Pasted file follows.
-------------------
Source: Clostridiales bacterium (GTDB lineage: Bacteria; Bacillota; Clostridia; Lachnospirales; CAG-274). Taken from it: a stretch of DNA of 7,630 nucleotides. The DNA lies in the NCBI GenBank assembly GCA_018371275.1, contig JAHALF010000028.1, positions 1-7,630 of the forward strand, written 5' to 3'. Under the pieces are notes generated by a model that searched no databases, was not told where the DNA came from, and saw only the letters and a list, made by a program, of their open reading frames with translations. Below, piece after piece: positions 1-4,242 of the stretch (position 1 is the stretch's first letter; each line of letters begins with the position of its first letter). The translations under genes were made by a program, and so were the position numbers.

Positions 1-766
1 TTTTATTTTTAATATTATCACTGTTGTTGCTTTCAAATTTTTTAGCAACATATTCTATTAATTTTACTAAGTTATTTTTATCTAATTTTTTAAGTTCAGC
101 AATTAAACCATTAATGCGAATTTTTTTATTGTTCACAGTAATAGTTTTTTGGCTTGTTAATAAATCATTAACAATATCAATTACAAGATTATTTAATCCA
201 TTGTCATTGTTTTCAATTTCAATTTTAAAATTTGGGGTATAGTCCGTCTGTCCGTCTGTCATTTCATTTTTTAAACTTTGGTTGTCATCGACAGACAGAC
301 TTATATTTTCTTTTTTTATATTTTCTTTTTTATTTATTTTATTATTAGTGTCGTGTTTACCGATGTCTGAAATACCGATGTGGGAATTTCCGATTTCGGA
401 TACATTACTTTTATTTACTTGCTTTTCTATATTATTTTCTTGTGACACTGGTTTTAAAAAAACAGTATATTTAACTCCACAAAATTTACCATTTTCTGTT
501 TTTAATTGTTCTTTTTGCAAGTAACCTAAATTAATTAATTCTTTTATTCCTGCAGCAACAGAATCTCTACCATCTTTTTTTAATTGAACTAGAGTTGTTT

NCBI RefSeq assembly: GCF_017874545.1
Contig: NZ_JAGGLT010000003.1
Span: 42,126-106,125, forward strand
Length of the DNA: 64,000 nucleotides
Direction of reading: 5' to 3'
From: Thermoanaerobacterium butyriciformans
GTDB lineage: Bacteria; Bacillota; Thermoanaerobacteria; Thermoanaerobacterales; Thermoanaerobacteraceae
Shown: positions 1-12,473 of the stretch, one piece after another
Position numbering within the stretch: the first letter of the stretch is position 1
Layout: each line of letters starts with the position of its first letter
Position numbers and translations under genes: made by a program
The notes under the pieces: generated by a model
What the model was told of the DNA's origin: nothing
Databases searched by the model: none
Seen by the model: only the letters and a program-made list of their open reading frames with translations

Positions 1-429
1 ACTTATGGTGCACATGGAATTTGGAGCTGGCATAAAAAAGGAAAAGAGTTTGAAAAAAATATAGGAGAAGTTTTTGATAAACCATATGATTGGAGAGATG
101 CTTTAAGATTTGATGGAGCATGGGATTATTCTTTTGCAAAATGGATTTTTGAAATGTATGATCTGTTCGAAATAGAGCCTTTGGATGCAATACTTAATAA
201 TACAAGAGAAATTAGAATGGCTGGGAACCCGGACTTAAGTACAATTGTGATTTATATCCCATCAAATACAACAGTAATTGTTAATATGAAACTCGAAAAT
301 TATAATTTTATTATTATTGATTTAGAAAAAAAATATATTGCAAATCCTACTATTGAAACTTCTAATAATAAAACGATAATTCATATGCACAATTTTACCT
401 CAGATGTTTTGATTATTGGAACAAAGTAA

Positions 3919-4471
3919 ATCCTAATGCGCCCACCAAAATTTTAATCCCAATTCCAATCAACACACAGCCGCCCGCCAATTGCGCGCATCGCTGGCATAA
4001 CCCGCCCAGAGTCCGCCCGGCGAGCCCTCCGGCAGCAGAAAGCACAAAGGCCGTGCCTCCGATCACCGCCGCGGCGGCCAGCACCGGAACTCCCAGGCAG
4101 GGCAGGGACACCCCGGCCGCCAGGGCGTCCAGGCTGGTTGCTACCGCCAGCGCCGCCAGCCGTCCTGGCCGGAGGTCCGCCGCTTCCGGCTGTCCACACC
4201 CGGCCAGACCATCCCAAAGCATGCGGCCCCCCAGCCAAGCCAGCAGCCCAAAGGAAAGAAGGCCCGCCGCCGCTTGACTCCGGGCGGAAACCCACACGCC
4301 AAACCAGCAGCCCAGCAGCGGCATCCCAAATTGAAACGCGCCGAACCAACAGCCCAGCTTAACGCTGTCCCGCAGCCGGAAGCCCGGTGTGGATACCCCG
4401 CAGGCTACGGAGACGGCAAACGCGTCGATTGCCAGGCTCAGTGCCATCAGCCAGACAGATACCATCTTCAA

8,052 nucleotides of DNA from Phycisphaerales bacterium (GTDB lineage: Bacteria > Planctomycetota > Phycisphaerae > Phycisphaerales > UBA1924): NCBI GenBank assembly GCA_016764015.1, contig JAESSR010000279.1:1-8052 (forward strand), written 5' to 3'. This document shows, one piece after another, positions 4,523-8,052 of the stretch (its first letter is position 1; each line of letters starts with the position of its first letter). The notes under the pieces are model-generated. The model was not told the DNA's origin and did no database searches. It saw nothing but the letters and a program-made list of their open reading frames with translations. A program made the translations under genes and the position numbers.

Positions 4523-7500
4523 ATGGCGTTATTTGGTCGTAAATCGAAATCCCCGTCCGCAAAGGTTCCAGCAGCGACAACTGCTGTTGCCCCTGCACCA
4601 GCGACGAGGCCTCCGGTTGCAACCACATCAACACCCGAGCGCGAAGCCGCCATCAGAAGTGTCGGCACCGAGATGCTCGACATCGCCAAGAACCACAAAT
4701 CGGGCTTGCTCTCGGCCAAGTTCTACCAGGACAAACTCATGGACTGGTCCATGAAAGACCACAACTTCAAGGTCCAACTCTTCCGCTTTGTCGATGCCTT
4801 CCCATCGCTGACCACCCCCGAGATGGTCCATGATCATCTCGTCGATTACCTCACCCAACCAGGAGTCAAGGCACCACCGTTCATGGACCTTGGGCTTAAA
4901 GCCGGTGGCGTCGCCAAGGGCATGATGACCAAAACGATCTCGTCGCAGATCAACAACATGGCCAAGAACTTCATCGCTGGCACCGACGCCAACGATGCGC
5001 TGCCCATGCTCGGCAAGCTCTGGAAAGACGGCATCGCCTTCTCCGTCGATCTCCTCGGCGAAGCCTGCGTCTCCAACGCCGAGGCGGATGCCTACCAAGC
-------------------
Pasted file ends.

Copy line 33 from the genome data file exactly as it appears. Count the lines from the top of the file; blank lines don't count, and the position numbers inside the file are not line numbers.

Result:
4101 GGCAGGGACACCCCGGCCGCCAGGGCGTCCAGGCTGGTTGCTACCGCCAGCGCCGCCAGCCGTCCTGGCCGGAGGTCCGCCGCTTCCGGCTGTCCACACC